In Defense of DNF: Why you should allow yourself to quit a book?

I am a completionist. If you do not know what that means, well, then, let me explain – the term is mainly used in the gaming world. Somebody who is a completionist would give as much time and energy to the side missions as they would to the main quest. A person who is not, on the other hand, would just focus on the main quest and set to win the game.

Being a completionist can be a hard thing. It can get exhausting many times, especially if you do not enjoy the work you are doing. If I apply the world in the general sense, then I am definitely one. And for the last two years, I have been trying to deal with this and rationalise certain situations where just leaving something midway is a better way to conserve my time and energy.

One of them being reading.

Have you ever experienced the feeling where you want to DNF a book but end up feeling uneasy about it? In the end, you complete the book anyway but it did not bring any kind of joy to you?

I sure have.

And I am here to tell you (and also remind myself) that if you do not enjoy a book, it is okay to abandon it.

✍🏽 Why should you read?

✍🏽 How to get out of a reading slump?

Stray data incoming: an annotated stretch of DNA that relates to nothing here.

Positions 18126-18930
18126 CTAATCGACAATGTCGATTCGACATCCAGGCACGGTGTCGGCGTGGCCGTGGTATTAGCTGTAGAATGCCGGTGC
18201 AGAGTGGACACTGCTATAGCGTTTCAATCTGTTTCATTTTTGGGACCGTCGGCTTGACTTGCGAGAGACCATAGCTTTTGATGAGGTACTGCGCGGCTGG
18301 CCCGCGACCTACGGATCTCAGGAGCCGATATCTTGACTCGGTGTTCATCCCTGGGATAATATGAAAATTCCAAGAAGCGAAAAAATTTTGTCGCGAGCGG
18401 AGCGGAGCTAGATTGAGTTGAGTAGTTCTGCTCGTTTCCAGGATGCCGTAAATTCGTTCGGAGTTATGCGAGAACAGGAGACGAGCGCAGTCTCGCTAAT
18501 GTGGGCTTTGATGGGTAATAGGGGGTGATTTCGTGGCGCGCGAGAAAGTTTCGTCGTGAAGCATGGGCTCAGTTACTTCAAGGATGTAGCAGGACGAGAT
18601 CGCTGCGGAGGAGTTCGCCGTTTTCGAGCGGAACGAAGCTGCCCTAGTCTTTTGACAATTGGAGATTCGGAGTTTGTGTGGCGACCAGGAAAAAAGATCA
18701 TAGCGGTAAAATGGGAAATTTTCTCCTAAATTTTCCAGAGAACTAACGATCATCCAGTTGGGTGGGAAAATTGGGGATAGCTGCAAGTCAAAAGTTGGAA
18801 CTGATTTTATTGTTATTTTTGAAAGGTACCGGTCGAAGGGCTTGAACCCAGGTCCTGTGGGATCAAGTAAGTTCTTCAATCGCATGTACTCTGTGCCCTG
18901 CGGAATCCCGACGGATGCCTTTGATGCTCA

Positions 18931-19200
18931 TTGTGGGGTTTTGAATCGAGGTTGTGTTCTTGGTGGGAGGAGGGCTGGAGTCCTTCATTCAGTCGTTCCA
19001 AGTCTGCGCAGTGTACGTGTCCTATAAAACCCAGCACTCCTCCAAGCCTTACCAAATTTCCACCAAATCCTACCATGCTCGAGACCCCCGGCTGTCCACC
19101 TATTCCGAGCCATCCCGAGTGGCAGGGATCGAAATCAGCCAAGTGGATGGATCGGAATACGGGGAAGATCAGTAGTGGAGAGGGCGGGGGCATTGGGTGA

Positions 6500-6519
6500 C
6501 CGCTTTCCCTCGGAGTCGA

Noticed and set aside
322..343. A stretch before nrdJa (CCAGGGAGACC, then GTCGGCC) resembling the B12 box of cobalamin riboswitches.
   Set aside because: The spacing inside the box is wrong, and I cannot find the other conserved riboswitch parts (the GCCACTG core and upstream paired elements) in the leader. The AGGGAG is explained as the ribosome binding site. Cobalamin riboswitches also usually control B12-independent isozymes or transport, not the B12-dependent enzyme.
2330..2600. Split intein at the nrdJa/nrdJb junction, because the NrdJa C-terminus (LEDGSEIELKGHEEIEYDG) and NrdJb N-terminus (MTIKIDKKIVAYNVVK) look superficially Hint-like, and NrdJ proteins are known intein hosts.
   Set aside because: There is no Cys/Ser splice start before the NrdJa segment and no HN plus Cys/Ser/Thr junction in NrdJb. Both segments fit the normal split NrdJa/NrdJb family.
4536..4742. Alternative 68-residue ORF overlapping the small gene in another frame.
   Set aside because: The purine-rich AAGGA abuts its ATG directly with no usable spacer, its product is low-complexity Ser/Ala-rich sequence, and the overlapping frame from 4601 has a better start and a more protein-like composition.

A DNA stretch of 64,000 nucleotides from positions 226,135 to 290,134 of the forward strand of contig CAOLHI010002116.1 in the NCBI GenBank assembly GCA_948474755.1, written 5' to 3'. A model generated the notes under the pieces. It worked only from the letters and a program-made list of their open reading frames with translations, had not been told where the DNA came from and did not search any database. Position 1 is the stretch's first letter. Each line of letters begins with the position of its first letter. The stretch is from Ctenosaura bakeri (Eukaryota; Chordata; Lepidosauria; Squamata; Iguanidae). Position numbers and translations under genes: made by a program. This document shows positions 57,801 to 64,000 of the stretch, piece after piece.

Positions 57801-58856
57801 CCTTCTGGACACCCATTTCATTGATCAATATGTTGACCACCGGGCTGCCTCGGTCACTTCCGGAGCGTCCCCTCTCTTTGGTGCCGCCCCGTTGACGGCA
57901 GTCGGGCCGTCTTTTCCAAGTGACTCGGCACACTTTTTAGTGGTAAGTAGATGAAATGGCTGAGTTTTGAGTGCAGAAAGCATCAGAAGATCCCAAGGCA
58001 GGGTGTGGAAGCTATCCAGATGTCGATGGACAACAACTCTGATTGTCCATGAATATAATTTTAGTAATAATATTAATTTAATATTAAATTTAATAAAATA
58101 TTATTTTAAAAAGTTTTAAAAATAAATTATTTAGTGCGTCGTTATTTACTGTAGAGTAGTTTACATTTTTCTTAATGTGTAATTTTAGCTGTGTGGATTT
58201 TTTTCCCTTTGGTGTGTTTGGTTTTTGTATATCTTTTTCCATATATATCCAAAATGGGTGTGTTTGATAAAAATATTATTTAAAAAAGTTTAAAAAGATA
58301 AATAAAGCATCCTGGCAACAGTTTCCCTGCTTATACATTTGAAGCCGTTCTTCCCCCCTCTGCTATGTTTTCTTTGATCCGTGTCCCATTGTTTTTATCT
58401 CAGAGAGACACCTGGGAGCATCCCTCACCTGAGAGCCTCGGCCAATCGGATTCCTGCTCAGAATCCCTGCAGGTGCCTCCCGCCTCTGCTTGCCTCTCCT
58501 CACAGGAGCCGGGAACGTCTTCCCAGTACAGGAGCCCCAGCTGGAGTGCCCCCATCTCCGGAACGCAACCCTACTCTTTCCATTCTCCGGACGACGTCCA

Here are some reasons why you should DNF (in case you don’t know, DNF = did/do not finish) books if you feel like it:

Reading is supposed to be fun

If reading is your hobby, it means that the action brings you joy and happiness. You love to spend time reading. Therefore, it is a fun thing to do for you. There is no reason to suck the fun and merriment out of something you enjoy. If you do not like your current read, then it is the opposite of fun for you. Why even go through that? It does not matter if the book is an obscure read or a popular one, recognised by a lot of people. The point is, you are an individual and your choices might not match someone else’s. Yes, give the book a chance if you want. Read 50 to 100 pages, or a few chapters. If it still does not resonate with you, DNF it and treat yourself to another book that’s more up your alley!

Your reading time is limited